Back in 2011, Jeffrey published the first of what should have been many “roundup” posts: posts that would offer an overview of the “arms control, disarmament and nonproliferation universe.” Sadly, Read Behind never became a regular feature, and the experiment faded into this blog’s collective memory. However, with so many arms-control blogs out there, in addition to various news sources, some of them slightly off the beaten track, we think it might be useful to collect some of the week’s more interesting articles and serve them up for your reading pleasure. That’s one of my roles in the blog — Harry Halem, your new “wonk-tern.”
Now, on to this week’s articles. For some reason, the main theme this week seems to be North Korean missile and nuclear capabilities and U.S. missile defenses.
All Things Nuclear | David Wright reviews North Korea’s missiles… except for the KN-08 ICBM, so often discussed at ACW. The Pentagon has drawn a connection between that missile and the decision to expand the missile defense deployment in Alaska.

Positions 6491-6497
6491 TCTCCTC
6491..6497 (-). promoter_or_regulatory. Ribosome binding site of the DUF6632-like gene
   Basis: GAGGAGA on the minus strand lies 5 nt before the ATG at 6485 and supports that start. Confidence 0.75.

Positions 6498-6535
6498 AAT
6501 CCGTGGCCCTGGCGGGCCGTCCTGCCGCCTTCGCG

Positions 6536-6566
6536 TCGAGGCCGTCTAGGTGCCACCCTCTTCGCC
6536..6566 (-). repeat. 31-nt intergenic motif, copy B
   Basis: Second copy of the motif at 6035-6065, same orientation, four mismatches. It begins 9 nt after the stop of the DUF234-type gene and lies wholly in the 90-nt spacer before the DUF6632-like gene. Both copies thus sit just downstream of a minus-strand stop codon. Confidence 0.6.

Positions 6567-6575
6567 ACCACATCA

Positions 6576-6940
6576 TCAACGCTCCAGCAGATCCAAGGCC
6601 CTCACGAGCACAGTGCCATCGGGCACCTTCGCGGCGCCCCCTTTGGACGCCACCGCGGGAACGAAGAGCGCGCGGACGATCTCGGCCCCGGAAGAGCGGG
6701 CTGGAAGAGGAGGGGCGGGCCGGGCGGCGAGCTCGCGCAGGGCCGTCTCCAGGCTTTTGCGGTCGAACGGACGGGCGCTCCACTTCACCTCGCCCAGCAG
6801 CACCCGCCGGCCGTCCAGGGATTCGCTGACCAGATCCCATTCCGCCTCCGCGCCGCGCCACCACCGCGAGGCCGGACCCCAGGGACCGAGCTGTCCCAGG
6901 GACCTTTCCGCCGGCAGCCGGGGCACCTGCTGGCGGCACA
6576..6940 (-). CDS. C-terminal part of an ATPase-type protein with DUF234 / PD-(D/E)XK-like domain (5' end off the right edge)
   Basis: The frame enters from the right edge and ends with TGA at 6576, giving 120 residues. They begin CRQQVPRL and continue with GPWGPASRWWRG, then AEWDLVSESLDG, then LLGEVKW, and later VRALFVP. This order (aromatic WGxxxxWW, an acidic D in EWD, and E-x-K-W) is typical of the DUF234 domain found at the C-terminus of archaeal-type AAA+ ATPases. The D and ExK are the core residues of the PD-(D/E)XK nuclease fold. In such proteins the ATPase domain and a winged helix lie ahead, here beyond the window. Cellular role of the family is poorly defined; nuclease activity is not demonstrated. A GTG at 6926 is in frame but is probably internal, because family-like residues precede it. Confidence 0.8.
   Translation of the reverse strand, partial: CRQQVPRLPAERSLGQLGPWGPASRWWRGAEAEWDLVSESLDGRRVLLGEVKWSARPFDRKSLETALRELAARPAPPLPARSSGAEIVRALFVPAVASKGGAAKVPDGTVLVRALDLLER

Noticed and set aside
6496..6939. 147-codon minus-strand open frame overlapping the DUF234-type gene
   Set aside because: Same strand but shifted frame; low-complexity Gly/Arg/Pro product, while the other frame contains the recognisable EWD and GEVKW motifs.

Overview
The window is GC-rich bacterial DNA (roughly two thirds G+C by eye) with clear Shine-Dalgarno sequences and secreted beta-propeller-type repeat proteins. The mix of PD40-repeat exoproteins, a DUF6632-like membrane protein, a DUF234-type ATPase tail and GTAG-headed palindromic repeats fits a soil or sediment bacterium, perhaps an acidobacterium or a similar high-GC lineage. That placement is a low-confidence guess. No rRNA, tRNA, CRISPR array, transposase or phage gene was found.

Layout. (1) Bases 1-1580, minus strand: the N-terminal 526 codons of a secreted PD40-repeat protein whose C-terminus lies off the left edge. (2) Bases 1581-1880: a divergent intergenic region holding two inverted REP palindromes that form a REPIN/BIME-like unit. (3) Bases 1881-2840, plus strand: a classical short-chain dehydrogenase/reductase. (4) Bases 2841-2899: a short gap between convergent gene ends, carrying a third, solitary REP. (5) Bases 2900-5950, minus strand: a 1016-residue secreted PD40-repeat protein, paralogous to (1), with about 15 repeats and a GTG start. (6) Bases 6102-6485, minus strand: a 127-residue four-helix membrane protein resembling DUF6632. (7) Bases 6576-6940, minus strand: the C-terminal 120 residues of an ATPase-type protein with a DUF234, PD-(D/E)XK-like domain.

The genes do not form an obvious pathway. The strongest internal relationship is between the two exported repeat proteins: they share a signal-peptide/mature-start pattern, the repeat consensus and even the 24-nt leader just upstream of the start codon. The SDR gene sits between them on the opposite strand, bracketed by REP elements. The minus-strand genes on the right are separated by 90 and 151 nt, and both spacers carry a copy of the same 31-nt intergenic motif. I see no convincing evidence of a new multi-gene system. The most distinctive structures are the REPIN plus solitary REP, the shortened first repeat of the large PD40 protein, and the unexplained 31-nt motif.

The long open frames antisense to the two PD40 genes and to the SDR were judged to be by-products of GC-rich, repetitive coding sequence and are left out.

FAS Strategic Security Blog | Hans Kristensen reveals that the United States’ nuclear war plan has been updated recently. His guess as to why is as good as anyone’s.
38 North | Jeffrey Lewis and Nick Hansen discuss images of new construction at the DPRK’s plutonium production reactor in Yongbyon. Not mentioned: Supreme Commander of the Korean People’s Army Kim Jong-un (not quite as good as Guiding Star of the 21st Century, but we’ll roll with it) ordered the restart of the Yongbyon enrichment plant. When did it stop?
Washington Post | Walter Pincus says that nuclear deterrence works on everybody. Good to know.
The Diplomat (again) | Robert Farley says accidental wars are rare, but not so rare that he sounds comfortable.
Bloomberg | In response to North Korean missile moves, the U.S. is redeploying THAAD to Guam.
Asahi Shimbun | In an additional response to North Korean missile moves, the U.S. is deploying Aegis to the vicinity of Guam and Hawaii. Aloha!
Asahi Shimbun (again) | Japan thinks America knows something that Japan doesn’t know about North Korean nukes. Why?
We look forward to discussion and debate on the issues raised.